In the previous article, we reached the end of the Archean Eon. The beginning of Proterozoic was marked with a raising amount of oxygen in the atmosphere. It happened due to bacteria and revolutionized life on Earth. Firstly, Great Oxidation was a shock for anaerobic organisms, and a lot of them went extinct. Meanwhile, the geology of Earth started changing as well. The rise in oxygen levels is responsible for the appearance of more than half of minerals we can find on Earth today. Most of them were oxidized forms of previously existing rocks. Later on, organisms adapted and started using oxygen to oxidize nutrients in the process of cellular respiration- the very same that happens in almost all your cells. Some scientists also believe, that oxidative stress favored the line in which Eukaryotes developed. There were also many changes in continents, which caused further changes in organisms.
Huronian- Proteorozoic Ice Age
Except for the life revolution, Oxygen Revolution also caused mass glaciation of the planet. When free oxygen appeared in the atmosphere, it reacted with methane creating carbon dioxide and water. Those two could not keep Earth as warm as methane did, which caused a drastic climate change. The Sun was way less luminous back then than it is today, so the new atmosphere started losing heat. The Earth froze, a lot of life vanished, it was also the longest ice age in history. However, due to the fact that water is less dense when solid, some life existed underwater. After it ended, another big change occurred, this time in life.
First Proterozoic Eukaryotes
Another important revolution in Proterozoic is the development of first Eukaryotic cells. The special feature of Eukaryotes is that their genetic material is closed within membrane, creating a nucleus. Other parts of the cell can also have membranes, which comes with many advantages. The theory of endosymbiosis explains the origin of internal membranes. At first, only organisms with membrane around the cell lived. Then somehow one of them ‘swallowed’ the other one, creating additional membrane inside the cell. If it happened twice, the double-membrane emerged. We can find double-membrane in chloroplasts of plants. Nucleus developed an ability to split into different gametes, which enabled passing mixed genetic code to younger generations. Some scientists mark beginning of sexual reproduction as the end of the eon. However, most connect it with the first multicellular organisms.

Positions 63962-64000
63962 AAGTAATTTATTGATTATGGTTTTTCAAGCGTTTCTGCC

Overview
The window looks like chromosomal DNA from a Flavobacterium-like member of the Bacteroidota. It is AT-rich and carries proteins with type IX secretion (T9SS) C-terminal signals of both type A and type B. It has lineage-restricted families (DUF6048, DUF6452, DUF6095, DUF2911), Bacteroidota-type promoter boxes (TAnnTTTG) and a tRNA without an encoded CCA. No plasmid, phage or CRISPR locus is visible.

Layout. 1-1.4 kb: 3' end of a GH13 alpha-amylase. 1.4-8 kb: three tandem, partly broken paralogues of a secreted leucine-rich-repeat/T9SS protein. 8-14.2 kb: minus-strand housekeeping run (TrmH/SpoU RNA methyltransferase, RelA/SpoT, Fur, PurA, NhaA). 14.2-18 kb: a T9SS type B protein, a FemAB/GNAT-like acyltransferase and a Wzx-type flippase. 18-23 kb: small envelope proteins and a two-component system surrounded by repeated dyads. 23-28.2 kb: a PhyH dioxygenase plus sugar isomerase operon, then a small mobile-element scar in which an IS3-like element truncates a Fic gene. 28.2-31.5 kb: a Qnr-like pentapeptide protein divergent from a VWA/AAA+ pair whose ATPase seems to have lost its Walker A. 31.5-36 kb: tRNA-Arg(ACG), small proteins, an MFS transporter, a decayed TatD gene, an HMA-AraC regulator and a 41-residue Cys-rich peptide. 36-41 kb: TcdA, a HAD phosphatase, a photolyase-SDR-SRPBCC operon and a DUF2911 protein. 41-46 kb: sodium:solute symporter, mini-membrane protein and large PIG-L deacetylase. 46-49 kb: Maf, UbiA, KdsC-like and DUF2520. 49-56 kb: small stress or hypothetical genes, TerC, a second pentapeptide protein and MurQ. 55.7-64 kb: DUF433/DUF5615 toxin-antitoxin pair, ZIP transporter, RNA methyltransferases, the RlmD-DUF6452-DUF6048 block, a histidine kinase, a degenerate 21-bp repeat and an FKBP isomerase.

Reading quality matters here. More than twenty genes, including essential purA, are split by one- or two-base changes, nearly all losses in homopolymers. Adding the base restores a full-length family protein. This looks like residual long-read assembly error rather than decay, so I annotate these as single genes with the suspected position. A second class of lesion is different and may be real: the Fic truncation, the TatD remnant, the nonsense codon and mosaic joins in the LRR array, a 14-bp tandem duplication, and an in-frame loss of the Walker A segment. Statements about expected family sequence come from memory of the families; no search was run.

Ediacara Fauna- The End of an Eon
In the latter part of Proterozoic life was flourishing in the water. First Eukaryotes were developing rapidly, and that led to one more major change in life. At some point cells started linking together, creating first organisms made of more than once cell. By about 600 million years ago the Ediacara fauna appeared (the name relates to species that existed in the Ediacaran Era). It was a complete sensation in those day biological world because they were built of more than one type of cell. They did not last long and vanished with increasing biodiversity. However, their appearance marked the very beginning of cell specialization and was also the first step towards organisms with skeletons. The appearance of those marked the end of Proterozoic and the beginning of our current eon- Phanerozoic.
It is important to present the evidence at the end of every scientific discussion, so let’s look at that left from Proterozoic. The record shows a lot of sedimentary rocks from that period, which did not deform despite passing time, which proves the theory of moving continents. Evidence of Oxygen Revolution also includes sedimentary rocks, this time covered with hematite (oxidized mineral), which indicates the rise in oxygen levels. Older rocks never had that level of oxidation. There are also fossils of the first multicellular organisms and fossils of Ediacara. Scientists and artists also create a visualization of organisms, however, it is a concept based on evidence, not the evidence itself.
Previous in Series: The Archean and Hadeon Eons
I hoped that the article helped you understand the last Precambrian eon. If you enjoyed it, please share with family and friends. In the next article, we will start discussing our current eon. If you want to learn more about the basics of evolution, make sure to check out my Theory of Evolution series. If you have any questions or propositions, feel free to contact me, you can find an email in the author’s section.